Chambers's Encyclopaedia
with American additions (including many biographical entries for Americans). The local Cyclopaedia was much improved by editors Harry Thurston Peck and Selim Peabody
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Daniel Coit Gilman
Daniel Coit Gilman
Daniel Coit Gilman
(/ˈɡɪlmən/; July 6, 1831 – October 13, 1908) was an American educator and academic.[1] Gilman was instrumental in founding the Sheffield Scientific School
Sheffield Scientific School
at Yale College,[2] and subsequently served as the third president of the University of California, as the first president of Johns Hopkins University, and as founding president of the Carnegie Institution. He was also co-founder of the Russell Trust Association, which administers the business affairs of Yale's Skull and Bones
Skull and Bones
society
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Digital Object Identifier
In computing, a Digital Object Identifier or DOI is a persistent identifier or handle used to uniquely identify objects, standardized by the International Organization for Standardization
International Organization for Standardization
(ISO).[1] An implementation of the Handle System,[2][3] DOIs are in wide use mainly to identify academic, professional, and government information, such as journal articles, research reports and data sets, and official publications though they also have been used to identify other types of information resources, such as commercial videos. A DOI aims to be "resolvable", usually to some form of access to the information object to which the DOI refers. This is achieved by binding the DOI to metadata about the object, such as a URL, indicating where the object can be found. Thus, by being actionable and interoperable, a DOI differs from identifiers such as ISBNs and ISRCs which aim only to uniquely identify their referents
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Paragenesis
Paragenesis is a petrologic concept meaning an equilibrium sequence of mineral phases.[1] It is used in studies of igneous and metamorphic rock genesis and importantly in studies of the hydrothermal deposition of ore minerals and the rock alteration (vein metasomatism) associated with ore mineral deposits. The concept and application of paragenesis, from the Greek for born beside, was first applied by August Breithaupt in 1849 in his work Die Paragenesis der Mineralien. The paragenetic sequence in mineral formation is an important concept in deciphering the detailed geologic history of ore deposits and metamorphic events. The sequence is worked out through detailed microscopic studies in polished ore mineral section, petrologic thin section and fluid inclusion studies as well as macroscopic field relations. References[edit]^ http://www.britannica.com/EBchecked/topic/442618/paragenesis.  Missing or empty title= (help)Guilbert, John M. and Charles F
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Freiberg University Of Mining And Technology
The Technische Universität Bergakademie Freiberg (usually translated from German as Freiberg University of Mining and Technology
Freiberg University of Mining and Technology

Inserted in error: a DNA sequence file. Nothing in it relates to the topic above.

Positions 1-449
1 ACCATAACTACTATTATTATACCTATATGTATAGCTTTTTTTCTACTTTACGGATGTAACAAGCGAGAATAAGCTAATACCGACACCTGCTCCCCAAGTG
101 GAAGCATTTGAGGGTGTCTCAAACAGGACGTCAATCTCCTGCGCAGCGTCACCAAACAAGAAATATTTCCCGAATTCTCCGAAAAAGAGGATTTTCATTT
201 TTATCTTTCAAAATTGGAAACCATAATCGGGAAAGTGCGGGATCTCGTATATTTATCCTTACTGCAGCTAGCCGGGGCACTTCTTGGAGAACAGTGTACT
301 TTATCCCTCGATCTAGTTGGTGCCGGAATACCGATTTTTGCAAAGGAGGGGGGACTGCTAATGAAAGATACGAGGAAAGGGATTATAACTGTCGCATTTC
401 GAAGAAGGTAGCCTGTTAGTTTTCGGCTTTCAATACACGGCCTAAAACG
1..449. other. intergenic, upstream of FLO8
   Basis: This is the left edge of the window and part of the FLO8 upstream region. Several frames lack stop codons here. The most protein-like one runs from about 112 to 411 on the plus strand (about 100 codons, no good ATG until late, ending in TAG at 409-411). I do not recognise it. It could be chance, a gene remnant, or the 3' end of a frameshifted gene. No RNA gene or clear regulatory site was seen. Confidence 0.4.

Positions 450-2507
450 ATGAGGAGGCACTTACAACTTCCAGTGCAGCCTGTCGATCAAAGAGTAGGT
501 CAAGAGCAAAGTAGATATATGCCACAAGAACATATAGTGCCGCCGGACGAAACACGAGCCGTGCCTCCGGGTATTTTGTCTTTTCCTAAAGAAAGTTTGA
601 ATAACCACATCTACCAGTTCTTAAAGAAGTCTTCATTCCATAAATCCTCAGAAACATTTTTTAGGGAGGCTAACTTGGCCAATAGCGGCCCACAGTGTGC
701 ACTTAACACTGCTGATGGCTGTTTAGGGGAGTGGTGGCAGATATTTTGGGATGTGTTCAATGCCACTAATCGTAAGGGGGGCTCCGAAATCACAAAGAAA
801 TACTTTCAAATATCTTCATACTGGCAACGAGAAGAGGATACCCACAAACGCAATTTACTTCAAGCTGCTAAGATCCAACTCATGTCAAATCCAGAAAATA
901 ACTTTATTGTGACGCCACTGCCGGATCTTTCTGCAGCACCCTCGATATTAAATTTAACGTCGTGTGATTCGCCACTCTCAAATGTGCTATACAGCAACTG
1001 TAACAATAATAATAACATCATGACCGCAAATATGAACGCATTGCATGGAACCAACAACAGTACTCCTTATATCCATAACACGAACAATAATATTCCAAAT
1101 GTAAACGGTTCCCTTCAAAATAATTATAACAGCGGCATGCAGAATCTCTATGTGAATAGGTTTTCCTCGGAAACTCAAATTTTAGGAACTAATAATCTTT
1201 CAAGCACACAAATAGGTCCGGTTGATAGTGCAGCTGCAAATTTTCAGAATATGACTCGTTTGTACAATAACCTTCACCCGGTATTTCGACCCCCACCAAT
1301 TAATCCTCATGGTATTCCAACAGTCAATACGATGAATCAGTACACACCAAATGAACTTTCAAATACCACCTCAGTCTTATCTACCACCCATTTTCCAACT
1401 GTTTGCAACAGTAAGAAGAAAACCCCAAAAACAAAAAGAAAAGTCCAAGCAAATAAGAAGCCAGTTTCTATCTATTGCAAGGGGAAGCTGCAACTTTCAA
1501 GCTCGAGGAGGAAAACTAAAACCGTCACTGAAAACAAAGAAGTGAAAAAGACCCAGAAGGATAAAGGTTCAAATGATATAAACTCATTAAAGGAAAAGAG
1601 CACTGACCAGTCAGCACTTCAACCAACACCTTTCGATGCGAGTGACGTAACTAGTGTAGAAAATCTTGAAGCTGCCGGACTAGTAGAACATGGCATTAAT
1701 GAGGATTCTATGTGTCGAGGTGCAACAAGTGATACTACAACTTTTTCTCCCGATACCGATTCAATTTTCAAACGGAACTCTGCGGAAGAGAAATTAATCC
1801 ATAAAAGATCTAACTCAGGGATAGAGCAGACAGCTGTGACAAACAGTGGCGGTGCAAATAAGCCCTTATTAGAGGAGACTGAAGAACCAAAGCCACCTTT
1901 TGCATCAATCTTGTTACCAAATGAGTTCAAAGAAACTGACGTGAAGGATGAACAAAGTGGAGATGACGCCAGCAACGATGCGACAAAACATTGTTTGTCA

or Freiberg Mining Academy, University of Technology) is a German university of technology with about 5000 students in the city of Freiberg, Saxony. It was established in 1765 by Prince Franz Xaver, regent of Saxony, based on plans by Friedrich Wilhelm von Oppel and Friedrich Anton von Heynitz, and is the oldest university of mining and metallurgy in the world. The chemical elements indium (1863) and germanium (1886) were discovered by scientists of Freiberg University. The polymath Alexander von Humboldt
Alexander von Humboldt
studied mining at the Bergakademie Freiberg in 1791/1792
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Crystallography
Crystallography
Crystallography
is the experimental science of determining the arrangement of atoms in crystalline solids (see crystal structure). The word "crystallography" derives from the Greek words crystallon "cold drop, frozen drop", with its meaning extending to all solids with some degree of transparency, and graphein "to write". In July 2012, the United Nations
United Nations
recognised the importance of the science of crystallography by proclaiming that 2014 would be the International Year of Crystallography.[1] X-ray crystallography
X-ray crystallography
is used to determine the structure of large biomolecules such as proteins. Before the development of X-ray
X-ray
diffraction crystallography (see below), the study of crystals was based on physical measurements of their geometry
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Friedrich Mohs
Carl Friedrich Christian Mohs (German: [moːs]; 29 January 1773 – 29 September 1839) was a German geologist and mineralogist. He was the creator of the Mohs scale of mineral hardness.Contents1 Career 2 Mineral
Mineral
properties2.1 Later career3 See also 4 References 5 External linksCareer[edit] Mohs, born in Gernrode, Germany, studied chemistry, mathematics and physics at the University of Halle
University of Halle
and also studied at the Mining Academy in Freiberg, Saxony. After assuming the position of a foreman at a mine in 1801, Mohs moved in 1802 to Austria, where he was employed in trying to identify the minerals in a private collection of a banker
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Mineralogy
Mineralogy[n 1] is a subject of geology specializing in the scientific study of chemistry, crystal structure, and physical (including optical) properties of minerals and mineralized artifacts